Eyoälha Baker hit her personal rock bottom four years ago. She was operating an interior design business that she was tired of, she’d recently suffered a break-up and she was feeling despondent.

The Coast Salish & Squamish Nation entrepreneur sold her business of five years, her car, and most of her personal belongings. She hit the road with a few bags, her camera and the desire to get the spark back in her life.

Eyoälha Baker

Eyoälha Baker has taken photos of almost 300 people in over five different countries including Greece, Germany, Mexico, US, and Canada for her 'Jump for Joy!' photo series. (Eyoälha Baker )

While she travelled, she created a list of items that brought her true happiness, a list that included the goal of creating positivity and being inspired by amazing people. The result is a photo project called 'Jump for Joy!'

“Jumping is a natural response to celebrating, excitement and a passion for life. I think it is beautiful to capture the energy at the peak of that motion,” she said. “It is uplifting both figuratively and physically.”

Baker has now taken almost 300 photos for her series, in over five different countries including Greece, Germany, Mexico, US, and Canada.

She looks for ‘jumpers’ who are creative, passionate, and following their dreams, or trying to make the world a better place.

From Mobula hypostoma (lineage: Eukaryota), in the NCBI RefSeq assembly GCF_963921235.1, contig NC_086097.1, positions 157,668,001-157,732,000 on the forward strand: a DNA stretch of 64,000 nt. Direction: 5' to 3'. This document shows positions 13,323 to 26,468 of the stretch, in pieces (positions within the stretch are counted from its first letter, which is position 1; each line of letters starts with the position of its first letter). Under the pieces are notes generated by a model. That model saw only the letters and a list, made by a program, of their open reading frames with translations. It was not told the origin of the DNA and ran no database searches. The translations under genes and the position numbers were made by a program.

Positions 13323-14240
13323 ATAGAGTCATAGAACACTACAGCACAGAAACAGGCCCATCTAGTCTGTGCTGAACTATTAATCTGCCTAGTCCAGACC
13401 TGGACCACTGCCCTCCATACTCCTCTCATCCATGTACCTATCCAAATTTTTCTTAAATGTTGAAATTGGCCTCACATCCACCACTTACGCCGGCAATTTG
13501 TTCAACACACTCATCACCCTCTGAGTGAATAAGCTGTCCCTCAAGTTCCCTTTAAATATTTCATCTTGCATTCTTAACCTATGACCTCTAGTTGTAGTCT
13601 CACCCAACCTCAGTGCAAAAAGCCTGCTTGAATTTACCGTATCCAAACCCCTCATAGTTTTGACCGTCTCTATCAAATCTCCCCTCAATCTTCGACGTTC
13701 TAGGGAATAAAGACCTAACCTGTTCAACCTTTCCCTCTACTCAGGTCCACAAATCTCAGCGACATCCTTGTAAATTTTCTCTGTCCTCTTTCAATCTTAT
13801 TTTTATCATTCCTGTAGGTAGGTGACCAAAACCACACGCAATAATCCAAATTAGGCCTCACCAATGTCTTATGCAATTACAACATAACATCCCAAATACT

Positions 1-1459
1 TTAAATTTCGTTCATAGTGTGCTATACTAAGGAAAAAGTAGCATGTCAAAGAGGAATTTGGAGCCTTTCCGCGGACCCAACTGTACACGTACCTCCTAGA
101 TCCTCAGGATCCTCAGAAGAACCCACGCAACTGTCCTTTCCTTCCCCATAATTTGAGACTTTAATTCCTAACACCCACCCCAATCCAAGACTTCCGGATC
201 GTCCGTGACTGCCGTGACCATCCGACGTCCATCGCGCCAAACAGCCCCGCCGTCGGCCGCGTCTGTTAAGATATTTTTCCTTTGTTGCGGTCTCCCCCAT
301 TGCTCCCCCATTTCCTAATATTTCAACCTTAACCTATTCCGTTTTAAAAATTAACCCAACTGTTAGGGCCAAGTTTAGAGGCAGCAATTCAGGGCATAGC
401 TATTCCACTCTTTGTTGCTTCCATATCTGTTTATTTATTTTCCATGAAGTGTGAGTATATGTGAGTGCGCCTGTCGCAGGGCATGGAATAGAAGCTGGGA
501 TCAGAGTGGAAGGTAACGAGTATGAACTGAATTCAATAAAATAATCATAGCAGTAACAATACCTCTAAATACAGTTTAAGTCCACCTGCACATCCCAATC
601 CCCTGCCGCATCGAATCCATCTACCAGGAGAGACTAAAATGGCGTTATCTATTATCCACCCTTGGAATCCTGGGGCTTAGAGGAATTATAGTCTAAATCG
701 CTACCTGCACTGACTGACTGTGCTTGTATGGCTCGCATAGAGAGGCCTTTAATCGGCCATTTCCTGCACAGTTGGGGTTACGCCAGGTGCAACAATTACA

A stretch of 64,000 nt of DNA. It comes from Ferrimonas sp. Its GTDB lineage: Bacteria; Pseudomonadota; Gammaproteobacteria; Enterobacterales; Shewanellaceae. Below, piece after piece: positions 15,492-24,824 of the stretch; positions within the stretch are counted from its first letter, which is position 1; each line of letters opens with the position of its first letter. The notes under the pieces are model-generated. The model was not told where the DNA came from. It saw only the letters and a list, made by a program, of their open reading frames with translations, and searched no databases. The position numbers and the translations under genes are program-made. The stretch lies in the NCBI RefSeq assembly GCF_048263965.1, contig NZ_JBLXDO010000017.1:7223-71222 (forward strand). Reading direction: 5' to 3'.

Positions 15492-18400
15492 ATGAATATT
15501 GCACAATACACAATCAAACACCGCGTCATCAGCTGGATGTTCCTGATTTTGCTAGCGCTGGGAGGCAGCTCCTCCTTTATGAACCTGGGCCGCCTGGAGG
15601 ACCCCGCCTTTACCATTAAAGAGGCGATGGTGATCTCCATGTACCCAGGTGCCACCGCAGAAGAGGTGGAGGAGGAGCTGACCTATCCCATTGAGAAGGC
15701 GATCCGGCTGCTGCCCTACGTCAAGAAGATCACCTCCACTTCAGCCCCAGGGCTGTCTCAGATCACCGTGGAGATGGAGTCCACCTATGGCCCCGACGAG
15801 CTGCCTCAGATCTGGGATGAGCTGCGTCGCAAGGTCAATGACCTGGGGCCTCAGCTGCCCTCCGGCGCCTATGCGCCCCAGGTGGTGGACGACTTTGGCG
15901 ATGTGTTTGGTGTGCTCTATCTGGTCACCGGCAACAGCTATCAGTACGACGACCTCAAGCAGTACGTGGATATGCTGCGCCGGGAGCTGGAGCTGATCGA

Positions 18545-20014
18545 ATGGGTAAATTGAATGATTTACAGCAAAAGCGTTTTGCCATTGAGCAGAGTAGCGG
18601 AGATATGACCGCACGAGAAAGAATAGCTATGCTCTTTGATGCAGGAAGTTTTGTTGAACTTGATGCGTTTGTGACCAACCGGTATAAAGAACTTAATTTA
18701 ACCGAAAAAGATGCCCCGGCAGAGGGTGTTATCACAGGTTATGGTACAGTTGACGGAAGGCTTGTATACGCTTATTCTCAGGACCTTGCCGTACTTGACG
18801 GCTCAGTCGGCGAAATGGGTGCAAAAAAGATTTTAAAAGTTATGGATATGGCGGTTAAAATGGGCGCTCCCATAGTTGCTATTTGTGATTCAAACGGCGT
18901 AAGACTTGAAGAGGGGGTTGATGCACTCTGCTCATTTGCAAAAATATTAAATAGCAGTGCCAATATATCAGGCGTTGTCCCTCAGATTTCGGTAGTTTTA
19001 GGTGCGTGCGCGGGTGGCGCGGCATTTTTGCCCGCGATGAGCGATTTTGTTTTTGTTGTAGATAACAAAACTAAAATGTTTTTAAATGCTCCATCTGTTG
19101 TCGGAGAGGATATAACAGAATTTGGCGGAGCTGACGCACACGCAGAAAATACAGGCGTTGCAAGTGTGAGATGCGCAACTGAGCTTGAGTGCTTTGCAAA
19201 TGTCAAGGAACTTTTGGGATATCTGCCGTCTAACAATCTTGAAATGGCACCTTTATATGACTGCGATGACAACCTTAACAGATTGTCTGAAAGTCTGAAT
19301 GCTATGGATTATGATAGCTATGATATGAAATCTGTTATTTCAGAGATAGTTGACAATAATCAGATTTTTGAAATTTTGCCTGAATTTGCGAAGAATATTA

Amalia Liapis

Amalia Liapis, originally from Athens, Greece, now lives in Vancouver's Coal Harbour and runs the not-for-profit organization Murality. (Eyoälha Baker)

Recently, she took photos of Amalia Liapis. Liapas owns a commercial building in Vancouver's Downtown Eastside neighbourhood, and is also the founder of Murality, a not-for-profit organization with the goal of enhancing the lives of the people and the neighbourhood through public art.

Now, Liapis and Baker are teaming up to to create beauty in an area that many think of as desolate, and full of despair.

Nine thousand square feet of Liapis’ building on East Pender Street will be covered with a giant mural featuring 100 images of Vancouverites jumping for joy.

Baker is in the midst of a fund-raising campaign to cover the costs associated with this mural, and she’s almost reached her target.

“I’ve been working on [Jump for Joy] with no budget, I’ve been a gypsy, staying with people, house sitting, doing odd jobs here and there to pay the bills, and sometimes I’m flat broke... but I always find a way to make it work,” Baker said.

“All the hard work, the sacrifices and determination is finally coming to fruition.”

Her ultimate goal, after the mural is complete, is to create a photo book full of images of over 1,000 people jumping for joy, from around the world.